One caregiver said she didn’t even know who the doctor for her mother was. Her mother was showing Mild Cognitive Impairment and had a family history of dementia. She probably should have been getting memory and cognitive screenings earlier – but she didn’t know – and, when she found her mother’s doctor, she didn’t even know what questions to ask.
“I think it helps when doctors are the ones to plant the seed and start the conversation for families to continue with outside of the office,” she said.
Here’s how to plant the seed.
Recommend Memory and Cognitive Screenings
Most physicians believe memory and other cognitive screenings are important in routine wellness check-up for adults older than 65. There are definite weaknesses in the limited cognitive screeners available – such as the Montreal Cognitive Assessment (MOCA) or the Saint Louis University Mental Status (SLUMS) – which may contribute to why only about 47% of physicians actually use a cognitive screener as part of their standard protocol. Despite their weaknesses, these screeners may provide clinicians with some sort of cognitive baseline for their patients – especially because there are about 5.8 million Americans diagnosed with dementia.
Be Straight Forward and Realistic
One caregiver was grateful for the straight forward manner of her mom’s physician when discussing her challenges. “My mom seemed more willing to accept the doctor’s opinion on her challenges and safety, than hearing it from me or other family members,” the caregiver reports.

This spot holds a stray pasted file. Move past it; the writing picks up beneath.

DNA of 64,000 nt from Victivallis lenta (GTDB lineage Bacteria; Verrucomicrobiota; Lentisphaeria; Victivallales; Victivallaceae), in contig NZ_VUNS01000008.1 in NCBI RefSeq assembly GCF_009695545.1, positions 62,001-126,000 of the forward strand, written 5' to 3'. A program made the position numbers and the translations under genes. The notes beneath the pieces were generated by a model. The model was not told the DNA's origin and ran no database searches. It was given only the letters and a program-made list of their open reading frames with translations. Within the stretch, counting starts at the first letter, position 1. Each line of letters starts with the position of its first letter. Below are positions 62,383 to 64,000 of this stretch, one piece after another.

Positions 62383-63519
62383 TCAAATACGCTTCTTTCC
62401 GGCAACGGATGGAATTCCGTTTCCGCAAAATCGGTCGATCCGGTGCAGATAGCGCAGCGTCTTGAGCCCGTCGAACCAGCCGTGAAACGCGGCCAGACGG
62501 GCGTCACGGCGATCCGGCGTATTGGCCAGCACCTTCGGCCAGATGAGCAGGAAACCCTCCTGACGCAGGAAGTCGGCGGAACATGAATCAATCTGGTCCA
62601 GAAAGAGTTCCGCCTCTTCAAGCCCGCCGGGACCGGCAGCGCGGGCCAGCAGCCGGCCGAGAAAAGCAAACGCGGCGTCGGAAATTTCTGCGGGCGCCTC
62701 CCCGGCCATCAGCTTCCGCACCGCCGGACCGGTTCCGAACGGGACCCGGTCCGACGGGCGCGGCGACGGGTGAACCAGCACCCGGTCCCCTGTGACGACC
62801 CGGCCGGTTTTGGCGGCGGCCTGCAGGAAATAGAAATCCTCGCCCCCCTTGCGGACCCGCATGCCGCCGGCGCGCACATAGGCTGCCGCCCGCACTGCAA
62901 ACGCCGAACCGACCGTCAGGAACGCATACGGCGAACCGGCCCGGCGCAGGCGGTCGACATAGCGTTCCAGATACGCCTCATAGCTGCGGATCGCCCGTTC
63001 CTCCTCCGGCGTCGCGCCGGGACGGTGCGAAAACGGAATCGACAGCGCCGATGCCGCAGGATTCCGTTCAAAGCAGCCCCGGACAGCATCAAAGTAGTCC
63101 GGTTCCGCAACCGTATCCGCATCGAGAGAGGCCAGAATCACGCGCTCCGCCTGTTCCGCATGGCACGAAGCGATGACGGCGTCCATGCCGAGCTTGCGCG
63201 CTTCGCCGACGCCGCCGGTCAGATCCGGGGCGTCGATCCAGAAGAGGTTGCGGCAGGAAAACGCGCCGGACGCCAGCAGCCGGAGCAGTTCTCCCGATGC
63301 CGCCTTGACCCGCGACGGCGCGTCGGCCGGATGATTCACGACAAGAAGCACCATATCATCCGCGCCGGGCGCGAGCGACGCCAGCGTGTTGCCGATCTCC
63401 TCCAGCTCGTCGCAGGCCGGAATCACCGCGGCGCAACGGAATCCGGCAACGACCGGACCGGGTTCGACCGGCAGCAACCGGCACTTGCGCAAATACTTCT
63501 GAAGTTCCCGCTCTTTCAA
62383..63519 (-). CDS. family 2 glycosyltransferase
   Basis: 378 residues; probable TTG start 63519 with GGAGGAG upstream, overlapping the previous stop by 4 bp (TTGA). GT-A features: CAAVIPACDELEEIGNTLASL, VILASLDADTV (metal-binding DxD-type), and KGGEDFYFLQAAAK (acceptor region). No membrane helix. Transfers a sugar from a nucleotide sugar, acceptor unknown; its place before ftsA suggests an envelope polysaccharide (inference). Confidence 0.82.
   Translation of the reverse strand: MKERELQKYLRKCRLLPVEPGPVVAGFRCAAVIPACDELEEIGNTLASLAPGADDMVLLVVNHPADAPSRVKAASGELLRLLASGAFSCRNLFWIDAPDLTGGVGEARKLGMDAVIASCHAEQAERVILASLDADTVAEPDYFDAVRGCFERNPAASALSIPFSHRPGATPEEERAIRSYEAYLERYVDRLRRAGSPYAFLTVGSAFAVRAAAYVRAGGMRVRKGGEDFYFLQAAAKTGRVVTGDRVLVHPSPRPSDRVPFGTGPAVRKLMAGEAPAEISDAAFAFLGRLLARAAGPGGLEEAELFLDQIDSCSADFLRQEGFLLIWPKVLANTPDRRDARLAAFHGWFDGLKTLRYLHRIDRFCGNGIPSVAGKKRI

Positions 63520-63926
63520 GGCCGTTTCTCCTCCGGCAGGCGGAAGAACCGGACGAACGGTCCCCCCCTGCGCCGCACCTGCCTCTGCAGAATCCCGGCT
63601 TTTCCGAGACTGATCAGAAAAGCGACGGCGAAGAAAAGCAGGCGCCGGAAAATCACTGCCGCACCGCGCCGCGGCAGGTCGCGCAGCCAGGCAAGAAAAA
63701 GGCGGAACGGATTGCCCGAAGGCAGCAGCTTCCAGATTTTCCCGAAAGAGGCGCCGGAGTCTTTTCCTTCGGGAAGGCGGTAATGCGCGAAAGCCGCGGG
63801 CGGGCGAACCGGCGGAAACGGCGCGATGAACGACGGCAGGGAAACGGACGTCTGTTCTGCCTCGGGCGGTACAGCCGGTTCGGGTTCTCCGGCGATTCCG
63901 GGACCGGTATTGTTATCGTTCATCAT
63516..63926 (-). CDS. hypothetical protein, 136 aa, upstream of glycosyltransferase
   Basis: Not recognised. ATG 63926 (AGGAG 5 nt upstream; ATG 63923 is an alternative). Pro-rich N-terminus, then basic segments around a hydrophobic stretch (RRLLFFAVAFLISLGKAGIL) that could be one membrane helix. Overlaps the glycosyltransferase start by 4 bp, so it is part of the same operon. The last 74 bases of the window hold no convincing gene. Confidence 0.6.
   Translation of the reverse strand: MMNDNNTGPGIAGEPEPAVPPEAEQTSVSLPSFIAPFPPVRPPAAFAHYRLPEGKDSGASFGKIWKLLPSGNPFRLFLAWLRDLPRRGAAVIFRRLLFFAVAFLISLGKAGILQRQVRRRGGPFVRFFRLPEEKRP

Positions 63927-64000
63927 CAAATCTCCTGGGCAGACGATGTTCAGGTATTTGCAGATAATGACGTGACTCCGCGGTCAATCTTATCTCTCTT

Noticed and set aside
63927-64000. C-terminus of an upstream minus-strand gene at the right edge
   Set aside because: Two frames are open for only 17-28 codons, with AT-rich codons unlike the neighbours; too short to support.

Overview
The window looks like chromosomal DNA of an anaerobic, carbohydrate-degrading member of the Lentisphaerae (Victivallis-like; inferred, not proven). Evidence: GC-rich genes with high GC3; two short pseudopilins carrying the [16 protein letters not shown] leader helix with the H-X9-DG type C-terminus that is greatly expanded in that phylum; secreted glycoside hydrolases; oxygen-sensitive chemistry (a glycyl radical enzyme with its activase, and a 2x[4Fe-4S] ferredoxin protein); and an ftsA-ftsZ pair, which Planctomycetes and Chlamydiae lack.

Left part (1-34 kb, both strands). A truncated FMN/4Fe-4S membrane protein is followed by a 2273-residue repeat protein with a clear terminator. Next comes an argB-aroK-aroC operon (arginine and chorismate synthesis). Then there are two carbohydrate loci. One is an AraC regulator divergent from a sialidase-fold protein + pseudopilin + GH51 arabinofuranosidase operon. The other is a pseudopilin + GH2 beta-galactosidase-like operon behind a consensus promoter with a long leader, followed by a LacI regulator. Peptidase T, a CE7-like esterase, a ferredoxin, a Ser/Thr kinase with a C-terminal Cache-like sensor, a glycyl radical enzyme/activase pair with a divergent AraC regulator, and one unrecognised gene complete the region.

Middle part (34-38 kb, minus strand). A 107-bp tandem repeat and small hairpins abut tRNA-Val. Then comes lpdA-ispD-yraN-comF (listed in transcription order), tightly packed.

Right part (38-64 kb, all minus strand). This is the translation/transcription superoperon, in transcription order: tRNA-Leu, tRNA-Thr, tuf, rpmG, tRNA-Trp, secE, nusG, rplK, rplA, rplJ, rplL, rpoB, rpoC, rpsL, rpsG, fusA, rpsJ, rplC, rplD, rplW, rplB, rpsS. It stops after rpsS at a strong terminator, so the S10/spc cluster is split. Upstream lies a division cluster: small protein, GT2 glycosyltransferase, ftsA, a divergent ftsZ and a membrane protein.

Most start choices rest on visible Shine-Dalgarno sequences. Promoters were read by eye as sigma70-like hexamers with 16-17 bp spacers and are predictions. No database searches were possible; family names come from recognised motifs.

Give Referrals, Because Patients May Not Ask For Them
One caregiver’s mother was diagnosed with significant progressive dementia three years ago, the caregiver wished she took her mom’s cognitive decline more seriously. She regrets not asking for referrals earlier, such as to Occupational Therapy, Speech-Language Pathology, and Podiatry. “Maybe that would have helped slow the dementia progression. Maybe we could have given her a better quality of life for longer,” the caregiver stated.
With dementia diagnoses becoming increasingly prevalent with cost projections of $1.1 trillion by 2050, and almost half of the residents in senior nursing facilities in the U.S. have a primary diagnosis of some kind of dementia, what is being done to help these patient families help their loved ones?
Talk About Other Complications That Can Arise
Open communication is crucial. There can be frequent changing of physicians due to patient insurance and patients moving between facilities due to the level of care needed. Be sure to discuss with patients and patient caregivers other complications that may arise with dementia; such as UTIs and pain may manifest differently than expected and that anesthesia can increase the risk of delirium which then impacts the progress of dementia.
Give Your Recommendations and Explain That You Don’t Make Them Lightly
One caregiver regrets not listening to the recommendation of moving her mom to a higher level of care facility sooner. Moving her mom to a senior nursing facility was challenging because her mom had a hard time accepting and understanding where she was. If the caregiver had moved her sooner, she may have been able to establish a routine more quickly with less frustration.
Physicians are often the first line of defense for families figuring out what to do and where to start with their loved ones who seem to be on a cognitive decline. What are some strategies and recommendations to share with fellow colleagues that have helped patients and patient families understand cognitive decline, dementia, prolonging independence, and quality of life?